/ Home & Energy

Would you splash out on kitchen space-saving design?

The Petra kitchen from TM Italia

With the size of our kitchens predicted to get smaller, is a foldaway kitchen worktop the future? It looks impressive, but surely there are easier – and cheaper – ways to make the most of your kitchen space…

Most of us would probably appreciate a little extra worktop space to play with in our kitchens. So I was intrigued to take a closer look at one such space-enhancing solution on display at Grand Designs Live last week, which takes the idea of integrating your kitchen appliances to the extreme.

It was a remote-controlled ‘folding’ kitchen top design that packs your sink, oven, hob, TV and breakfast bar away and out of sight when you’re not using them.

Priced in the eye-watering region of £135,000 on a made-to-measure basis, it’s probably not likely to venture out of the showroom and into many real-life homes any time soon.

But future gazers might argue that as smaller-sized living spaces become the norm, this is exactly the sort of approach designers will need to take to make our living, cooking and eating areas more multi-functional.

Kitchen space-savers

Putting the crystal ball aside, here at Which? we’re increasingly seeing pint-sized appliances offering more immediate solutions for the space-challenged kitchen of today.

Here are a few examples, courtesy of our kitchen product experts…

The dishwasher and fridge-in-a-drawer

CoolDrawer fridgeSpotted at this year’s Ideal Home show, Fisher & Paykel’s fridge-in-a-drawer and dishwasher-in-a-drawer are stylishly contained in sleek black drawers.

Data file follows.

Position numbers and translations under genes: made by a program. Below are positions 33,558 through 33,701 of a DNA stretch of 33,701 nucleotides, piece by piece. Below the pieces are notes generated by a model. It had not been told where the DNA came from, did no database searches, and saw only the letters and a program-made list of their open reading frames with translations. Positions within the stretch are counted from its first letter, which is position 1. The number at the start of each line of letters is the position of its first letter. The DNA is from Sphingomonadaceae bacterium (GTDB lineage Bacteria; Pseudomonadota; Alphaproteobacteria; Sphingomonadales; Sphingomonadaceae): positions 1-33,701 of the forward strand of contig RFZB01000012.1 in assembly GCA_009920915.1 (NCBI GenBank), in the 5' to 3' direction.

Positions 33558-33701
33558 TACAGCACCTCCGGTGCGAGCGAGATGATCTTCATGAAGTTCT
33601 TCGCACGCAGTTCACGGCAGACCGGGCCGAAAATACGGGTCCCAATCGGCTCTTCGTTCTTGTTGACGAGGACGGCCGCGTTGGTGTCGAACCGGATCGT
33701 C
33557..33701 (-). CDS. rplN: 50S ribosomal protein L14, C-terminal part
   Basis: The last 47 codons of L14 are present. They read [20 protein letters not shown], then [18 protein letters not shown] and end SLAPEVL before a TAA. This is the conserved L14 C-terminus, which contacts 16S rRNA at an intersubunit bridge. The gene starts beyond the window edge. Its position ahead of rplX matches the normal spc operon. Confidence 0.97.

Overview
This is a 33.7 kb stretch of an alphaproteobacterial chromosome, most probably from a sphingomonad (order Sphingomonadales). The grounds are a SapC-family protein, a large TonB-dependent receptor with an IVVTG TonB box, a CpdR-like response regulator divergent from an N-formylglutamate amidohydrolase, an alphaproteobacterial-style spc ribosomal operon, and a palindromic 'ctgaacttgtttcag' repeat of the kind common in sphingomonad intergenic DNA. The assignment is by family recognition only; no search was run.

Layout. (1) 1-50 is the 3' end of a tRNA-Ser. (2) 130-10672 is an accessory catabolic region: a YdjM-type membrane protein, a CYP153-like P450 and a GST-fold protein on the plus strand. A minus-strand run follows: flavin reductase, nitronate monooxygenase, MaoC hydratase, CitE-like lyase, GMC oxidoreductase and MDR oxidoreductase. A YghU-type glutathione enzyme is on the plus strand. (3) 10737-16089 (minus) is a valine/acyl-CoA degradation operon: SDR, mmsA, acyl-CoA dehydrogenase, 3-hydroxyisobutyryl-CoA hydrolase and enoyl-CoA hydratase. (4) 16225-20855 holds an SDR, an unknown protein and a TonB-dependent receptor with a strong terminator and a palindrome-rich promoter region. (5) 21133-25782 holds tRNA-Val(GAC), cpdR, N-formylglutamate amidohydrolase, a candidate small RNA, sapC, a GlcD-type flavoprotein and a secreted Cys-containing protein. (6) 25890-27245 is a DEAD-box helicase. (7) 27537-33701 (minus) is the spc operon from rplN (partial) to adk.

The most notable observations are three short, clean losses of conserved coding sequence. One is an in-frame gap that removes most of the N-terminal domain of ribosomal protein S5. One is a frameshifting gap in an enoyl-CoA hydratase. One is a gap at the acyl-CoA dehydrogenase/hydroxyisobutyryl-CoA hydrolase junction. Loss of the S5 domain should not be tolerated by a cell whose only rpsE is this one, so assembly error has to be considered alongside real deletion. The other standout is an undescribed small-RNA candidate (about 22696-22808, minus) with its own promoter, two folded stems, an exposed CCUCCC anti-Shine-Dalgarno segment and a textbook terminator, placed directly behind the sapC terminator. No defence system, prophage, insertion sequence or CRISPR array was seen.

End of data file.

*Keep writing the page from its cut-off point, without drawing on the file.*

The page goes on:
With the CoolDrawer, you can set the compartments to different temperatures including cooling and freezing – apparently removing the need for bulky refrigeration appliances.

The Dishdrawer range is designed to appeal to washing-up averse singles or couples. Alternatively there are a fair few counter-top dishwashers on the market. These sit on the work top and are able to hold six place settings, and are worth considering if it’s under-worktop space you’re lacking.

Slimline washing machines

Washing machine capacity continues to go up courtesy of larger drums – but there aren’t many top performing slimline washing machines about for kitchens with limited floor space.

If you’ve got a narrow kitchen corner to fill, though, a top-loading washing machine might be the answer. We’ll be testing some slimline top-loaders from Whirlpool, Hotpoint and Hoover shortly – results are due in July.

In future, you might even find washing machines designed to blend in with bathroom rather than kitchen cupboards…

The mini range cooker